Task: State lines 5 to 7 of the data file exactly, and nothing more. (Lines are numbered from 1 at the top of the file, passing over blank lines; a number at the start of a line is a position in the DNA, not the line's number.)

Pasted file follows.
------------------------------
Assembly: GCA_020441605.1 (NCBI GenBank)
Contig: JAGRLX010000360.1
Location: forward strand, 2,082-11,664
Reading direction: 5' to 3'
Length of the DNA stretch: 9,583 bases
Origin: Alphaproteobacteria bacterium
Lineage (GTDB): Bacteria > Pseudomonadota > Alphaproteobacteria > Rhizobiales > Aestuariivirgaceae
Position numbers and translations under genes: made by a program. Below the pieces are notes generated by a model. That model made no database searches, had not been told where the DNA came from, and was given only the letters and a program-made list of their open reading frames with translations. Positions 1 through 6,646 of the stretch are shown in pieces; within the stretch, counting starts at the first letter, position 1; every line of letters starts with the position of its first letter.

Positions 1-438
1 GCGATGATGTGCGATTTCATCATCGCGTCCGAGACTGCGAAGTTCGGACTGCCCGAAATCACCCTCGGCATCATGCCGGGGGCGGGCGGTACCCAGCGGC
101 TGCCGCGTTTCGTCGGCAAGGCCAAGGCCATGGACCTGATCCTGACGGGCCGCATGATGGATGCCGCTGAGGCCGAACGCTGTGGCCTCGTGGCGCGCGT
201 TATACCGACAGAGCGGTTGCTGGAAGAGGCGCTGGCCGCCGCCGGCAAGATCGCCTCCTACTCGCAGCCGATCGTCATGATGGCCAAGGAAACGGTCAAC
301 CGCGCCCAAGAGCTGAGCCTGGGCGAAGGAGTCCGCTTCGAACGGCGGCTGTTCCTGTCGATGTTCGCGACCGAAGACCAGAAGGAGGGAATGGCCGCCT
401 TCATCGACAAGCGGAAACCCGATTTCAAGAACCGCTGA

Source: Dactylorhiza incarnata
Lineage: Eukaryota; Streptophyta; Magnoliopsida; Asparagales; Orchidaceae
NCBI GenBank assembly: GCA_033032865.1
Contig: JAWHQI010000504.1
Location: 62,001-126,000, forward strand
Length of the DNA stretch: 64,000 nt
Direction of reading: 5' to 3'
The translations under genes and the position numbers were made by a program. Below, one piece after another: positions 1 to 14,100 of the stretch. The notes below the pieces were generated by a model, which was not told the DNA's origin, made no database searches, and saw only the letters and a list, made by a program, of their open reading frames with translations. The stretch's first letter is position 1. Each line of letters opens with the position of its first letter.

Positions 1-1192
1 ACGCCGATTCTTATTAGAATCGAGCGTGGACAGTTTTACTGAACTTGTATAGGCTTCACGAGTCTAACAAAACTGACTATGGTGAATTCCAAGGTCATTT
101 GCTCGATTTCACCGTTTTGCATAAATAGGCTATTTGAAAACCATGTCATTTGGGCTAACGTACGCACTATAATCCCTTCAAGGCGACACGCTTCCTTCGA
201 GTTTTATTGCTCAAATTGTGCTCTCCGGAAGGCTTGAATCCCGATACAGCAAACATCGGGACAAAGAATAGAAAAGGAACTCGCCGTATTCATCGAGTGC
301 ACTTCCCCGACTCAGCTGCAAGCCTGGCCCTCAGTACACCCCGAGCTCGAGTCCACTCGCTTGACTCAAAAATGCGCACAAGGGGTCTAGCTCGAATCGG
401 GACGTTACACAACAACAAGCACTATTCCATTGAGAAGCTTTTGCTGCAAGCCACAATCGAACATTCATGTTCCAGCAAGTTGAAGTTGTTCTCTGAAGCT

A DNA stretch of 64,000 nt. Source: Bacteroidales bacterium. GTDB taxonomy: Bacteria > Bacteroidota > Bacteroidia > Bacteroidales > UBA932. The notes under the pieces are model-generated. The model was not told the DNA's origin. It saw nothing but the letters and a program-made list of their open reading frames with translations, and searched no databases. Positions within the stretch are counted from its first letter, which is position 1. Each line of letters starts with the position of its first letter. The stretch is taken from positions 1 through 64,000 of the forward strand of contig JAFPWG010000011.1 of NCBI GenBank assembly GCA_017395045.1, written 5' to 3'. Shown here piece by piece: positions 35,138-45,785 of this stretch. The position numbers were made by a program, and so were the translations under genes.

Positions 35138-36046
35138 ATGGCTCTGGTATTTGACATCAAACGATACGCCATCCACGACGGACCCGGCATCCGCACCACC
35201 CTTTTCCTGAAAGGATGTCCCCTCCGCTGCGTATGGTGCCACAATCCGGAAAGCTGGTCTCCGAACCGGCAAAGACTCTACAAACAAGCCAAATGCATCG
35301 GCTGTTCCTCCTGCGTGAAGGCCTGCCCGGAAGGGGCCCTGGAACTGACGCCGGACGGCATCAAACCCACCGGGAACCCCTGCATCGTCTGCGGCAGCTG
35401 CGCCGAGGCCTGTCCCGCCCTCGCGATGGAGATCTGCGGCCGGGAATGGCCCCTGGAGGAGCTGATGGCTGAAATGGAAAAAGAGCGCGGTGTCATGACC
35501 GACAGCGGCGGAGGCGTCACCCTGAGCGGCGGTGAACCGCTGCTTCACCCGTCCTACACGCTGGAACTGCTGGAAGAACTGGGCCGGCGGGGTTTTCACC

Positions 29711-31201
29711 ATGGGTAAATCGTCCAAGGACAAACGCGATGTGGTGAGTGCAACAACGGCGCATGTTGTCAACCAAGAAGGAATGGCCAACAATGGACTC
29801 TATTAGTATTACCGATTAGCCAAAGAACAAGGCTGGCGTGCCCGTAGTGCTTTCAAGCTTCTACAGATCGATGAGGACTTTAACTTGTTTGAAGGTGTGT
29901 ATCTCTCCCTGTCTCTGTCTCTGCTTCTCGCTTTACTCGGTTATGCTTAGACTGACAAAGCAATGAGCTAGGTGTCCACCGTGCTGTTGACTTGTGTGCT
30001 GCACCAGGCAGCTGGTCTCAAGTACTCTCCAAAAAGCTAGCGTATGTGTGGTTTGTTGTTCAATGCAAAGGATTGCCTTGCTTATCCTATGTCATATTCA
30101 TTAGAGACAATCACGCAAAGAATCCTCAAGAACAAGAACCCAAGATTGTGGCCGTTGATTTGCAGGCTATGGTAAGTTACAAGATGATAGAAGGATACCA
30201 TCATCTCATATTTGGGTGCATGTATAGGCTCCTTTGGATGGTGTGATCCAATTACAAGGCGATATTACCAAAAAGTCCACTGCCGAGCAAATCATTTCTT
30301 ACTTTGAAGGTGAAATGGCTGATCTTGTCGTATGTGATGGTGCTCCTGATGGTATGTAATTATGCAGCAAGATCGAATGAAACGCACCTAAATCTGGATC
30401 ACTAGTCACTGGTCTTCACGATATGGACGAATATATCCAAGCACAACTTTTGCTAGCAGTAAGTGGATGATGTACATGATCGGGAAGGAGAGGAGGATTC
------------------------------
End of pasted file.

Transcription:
Length of the DNA stretch: 9,583 bases
Origin: Alphaproteobacteria bacterium
Lineage (GTDB): Bacteria > Pseudomonadota > Alphaproteobacteria > Rhizobiales > Aestuariivirgaceae